IBM has pushed its Power5 line of servers down into the low end of the market, taking Linux with it, thanks to an aggressively priced series of Linux-only systems that will go up against the offerings of Sun Microsystems and Hewlett-Packard.
Specifically tuned to run Linux, the new four-way, 64-bit eServer OpenPower machines will not be available with IBM's proprietary Unix-based operating system, AIX. They will ship only with either Red Hat's distribution of Linux, based on the 2.4 Linux kernel, or the Suse Linux version, which is based on the 2.6 kernel.
"We sat down with the key maintainers of Linux and asked them what we can do inside the Power5, Power5 Plus, and eventually the Power 6 architectures to accelerate the (performance) of Linux. This is why we are introducing things like first failure data capture, hardware-based cache coherencies, and much improved synchronization mechanics," said Brian Connors, vice president in charge of IBM's Linux on Power Business line of products.
As part of the rollout on Monday, IBM also offered details on a two-way Power-based system to be delivered sometime in next year's first quarter, Connors said.
IBM officials believe they can leverage the strength they have been building among application developers for the Power architecture, where they claim to now have hundreds of certified applications that can now work with the new lower-end systems.
"We have over 650 certified applications for Linux on Power, and now we can extend those down to servers with one to four processors, thereby creating a solid entry-level platform for Linux. And if they want to extend and scale Linux, say, in a logical partition, they still have our pSeries and xSeries lines," Connors said.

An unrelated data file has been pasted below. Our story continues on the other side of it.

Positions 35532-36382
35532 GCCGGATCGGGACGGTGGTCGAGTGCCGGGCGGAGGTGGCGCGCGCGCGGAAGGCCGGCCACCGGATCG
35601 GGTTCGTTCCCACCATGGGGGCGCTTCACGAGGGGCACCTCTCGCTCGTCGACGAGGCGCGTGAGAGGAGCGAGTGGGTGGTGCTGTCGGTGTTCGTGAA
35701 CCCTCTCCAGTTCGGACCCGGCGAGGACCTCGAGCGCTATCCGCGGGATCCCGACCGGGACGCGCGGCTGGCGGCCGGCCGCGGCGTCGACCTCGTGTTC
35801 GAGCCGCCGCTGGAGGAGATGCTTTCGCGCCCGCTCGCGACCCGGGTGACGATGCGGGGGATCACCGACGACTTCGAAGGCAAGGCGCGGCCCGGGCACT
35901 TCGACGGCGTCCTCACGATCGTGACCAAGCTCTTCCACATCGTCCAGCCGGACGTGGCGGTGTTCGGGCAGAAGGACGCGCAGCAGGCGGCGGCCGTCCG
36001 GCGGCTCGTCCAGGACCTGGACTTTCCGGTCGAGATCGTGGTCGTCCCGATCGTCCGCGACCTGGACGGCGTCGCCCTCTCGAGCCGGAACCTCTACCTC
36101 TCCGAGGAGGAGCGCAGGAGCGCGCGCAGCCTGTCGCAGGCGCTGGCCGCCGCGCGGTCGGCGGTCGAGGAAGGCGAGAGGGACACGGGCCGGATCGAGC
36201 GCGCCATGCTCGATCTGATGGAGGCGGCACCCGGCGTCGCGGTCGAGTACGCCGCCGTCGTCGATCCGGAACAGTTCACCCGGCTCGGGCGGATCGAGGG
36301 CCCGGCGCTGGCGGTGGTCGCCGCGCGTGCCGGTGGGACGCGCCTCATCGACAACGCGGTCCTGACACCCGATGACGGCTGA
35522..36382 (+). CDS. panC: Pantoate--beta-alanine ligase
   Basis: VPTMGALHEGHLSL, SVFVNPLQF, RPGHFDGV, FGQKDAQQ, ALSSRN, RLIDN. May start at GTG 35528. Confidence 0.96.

Top-tier Linux distributors appear to welcome the new systems, believing it in fact will open up more competitive opportunities for them.
"We consider (the OpenPower servers initiative) to be a significant step in advancing the Linux ecosystem. This will make it more possible to deliver some of the advantages of the security and affordability Linux can offer," a company spokesman said.
IBM will pursue what company officials perceive to be a rich opportunity for the systems in the financial and retail industries where Sun, in particular, has been strong. The company, through its network of resellers and business partners, plans to deliver a number of solutions geared towards those two markets later this year, Connors said.
The company will make its Virtualization Engine available as an option with the four-way systems. That technology helps administrators simplify the management and utilization of a range of different IT hardware and software resources and better enables them to support business process change.
"Through virtualization we can go after those users looking to do server consolidation of workloads. You can consolidate 20 servers, each costing US$3,000 to US$4,000, down to one Power-based system with a US$2,000 virtualization engine," Connors said.
The two eServer OpenPower Model 720s will be positioned against the higher end of Sun and HP's entry-level Unix servers and can be purchased with either the 1.5GHz or 1.65GHz versions of the Power5. They are available in either a rack mount or tower configuration, can hold as much as 64GB, and are optionally available with IBM's Virtualization Engine.
The system can hold either the single or dual-core versions of the Power5.
The OpenPower 720 systems will ship on September 24 with the base configuration of a 1.5GHz processor, 512MB DDR RAM and 36GB hard drive costing AUD$8,100. The 1.65GHz machine with 1GB DDR RAM and 36GB hard drive will sell for AUD$25,800. The virtualization option will be priced at about AUD$3,100 when it is available later in the year, said Andrew Rouch who is in charge of Linux on Power sales in Australia.
The product will ship either directly through IBM sales or via its distribution partners. "Volume sales will start from October," Rouch said.